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    Fourth Time Lucky For The EMI And Warner Waltz?

    wmg1.jpgOn the surface, Edgar Bronfman and Eric Nicoli would seem to have little in common.


    Bronfman is the starry heir to the Seagram whisky fortune, a former songwriter and Hollywood executive. Nicoli is a former food industry boss who launched the Yorkie and Lion chocolate bars. He tucks his T-shirts into his trousers. But for six years the businesses they run have been locked in a sometimes flat-footed waltz.


    Last Monday, Nicoli, chairman of EMI, made a call to the New York offices of Bronfman’s Warner Music group. Two weeks previously The Sunday Times had revealed the two sides were considering a fourth attempt to join the two smallest remaining music companies.A combined entity would add EMI’s Coldplay and the Beatles to Warner’s James Blunt and Madonna. Depending on whose charts you read, EMI/Warner would be the second or third-largest music group in the world.


    The meeting at Bronfman’s Rockerfeller Center offices was short and cordial. But next day Warner Music’s board swiftly rejected the cash-and-shares approach worth $28.50 per share.


    This weekend EMI was said to be working on a revised proposal. Insiders at Warner were certainly expecting one, even as Bronfman was pouring cold water on the idea. “Consolidation for consolidation’s sake doesn’t make a lot of sense. Ours is not a business that requires scale economics,” he said at a press conference.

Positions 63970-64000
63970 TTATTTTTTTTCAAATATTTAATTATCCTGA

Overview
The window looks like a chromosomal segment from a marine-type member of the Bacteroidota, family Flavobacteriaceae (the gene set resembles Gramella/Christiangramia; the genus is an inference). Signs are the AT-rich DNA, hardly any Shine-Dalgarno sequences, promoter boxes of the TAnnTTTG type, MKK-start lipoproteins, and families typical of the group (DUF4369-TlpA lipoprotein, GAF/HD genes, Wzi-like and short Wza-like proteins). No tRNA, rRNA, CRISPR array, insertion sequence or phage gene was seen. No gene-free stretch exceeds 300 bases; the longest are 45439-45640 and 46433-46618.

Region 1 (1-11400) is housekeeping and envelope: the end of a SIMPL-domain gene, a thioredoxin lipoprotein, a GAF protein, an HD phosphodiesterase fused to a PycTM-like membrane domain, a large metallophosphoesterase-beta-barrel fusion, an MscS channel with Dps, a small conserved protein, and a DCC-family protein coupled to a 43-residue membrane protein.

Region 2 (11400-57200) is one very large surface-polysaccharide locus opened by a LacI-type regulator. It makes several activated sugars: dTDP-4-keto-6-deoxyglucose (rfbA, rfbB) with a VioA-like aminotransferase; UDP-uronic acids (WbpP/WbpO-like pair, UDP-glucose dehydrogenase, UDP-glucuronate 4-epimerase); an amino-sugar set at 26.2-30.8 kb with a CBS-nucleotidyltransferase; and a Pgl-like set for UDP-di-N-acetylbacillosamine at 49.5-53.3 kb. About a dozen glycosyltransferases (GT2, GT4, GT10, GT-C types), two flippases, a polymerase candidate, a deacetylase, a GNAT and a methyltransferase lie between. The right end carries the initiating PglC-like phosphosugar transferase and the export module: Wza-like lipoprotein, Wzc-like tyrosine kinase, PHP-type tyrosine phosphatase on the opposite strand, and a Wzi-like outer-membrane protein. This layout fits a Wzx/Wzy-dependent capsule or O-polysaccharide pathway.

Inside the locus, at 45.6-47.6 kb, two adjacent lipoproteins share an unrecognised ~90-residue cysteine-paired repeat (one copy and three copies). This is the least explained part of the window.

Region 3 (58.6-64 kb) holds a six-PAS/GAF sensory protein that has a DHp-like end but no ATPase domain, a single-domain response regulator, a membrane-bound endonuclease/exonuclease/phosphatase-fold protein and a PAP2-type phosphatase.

But despite his seeming reluctance, a tie-up between the world’s third and fourth music groups is seen by many analysts as inevitable.


    “There is compelling logic for them to do a deal,” said Richard Hitchcock, media analyst at Numis. “But now it looks like we are in a stand-off.” Again. Warner and EMI have circled each other for years, with agreements foundering in 2000, 2001 and 2003.


    Since then the music market has changed dramatically; sales have slumped and the industry has looked for scapegoats. First was Napster, the online music swap shop that allowed consumers to trade music for free. After Napster’s free centralised service was shut down, file-sharing was blamed.


    Now the worst seems to be behind them. Legal sales of digital music are growing. Outside America, EMI is a strong player and its music-publishing arm is the most respected in the industry.


    Warner is stronger than EMI in the all-important US recorded-music market. But both groups lag well behind the leaders. According to ratings agency Nielsen Sound Scan, for the week ending April 30 Warner had 18.5% of the US albums market, and EMI had 10.27%. The recently merged Sony/BMG accounted for 26.11% while industry leader Universal had 31.74%.


    The two companies may be way behind in terms of market share but their stock prices have been on the rise, buoyed by renewed confidence in the industry and hopes of a merger.


    Warner Music was bought out from media giant Time Warner in 2004. Bronfman and a consortium including Bain Capital, Providence Equity Partners and Thomas H Lee Partners paid Time Warner $2.6 billion (£1.4 billion). Floated last May, the company is now worth $3.38 billion, some compensation for Bronfman who was badly burnt by his last media venture.


    In the 1990s Bronfman used Seagram’s money to merge the music holdings of MCA and PolyGram Music, creating the world’s biggest record company, Universal. He later sold out to the French conglomerate Vivendi in a deal that proved disastrous both for Bronfman’s reputation and the family fortune.


    Source: http://business.timesonline.co.uk

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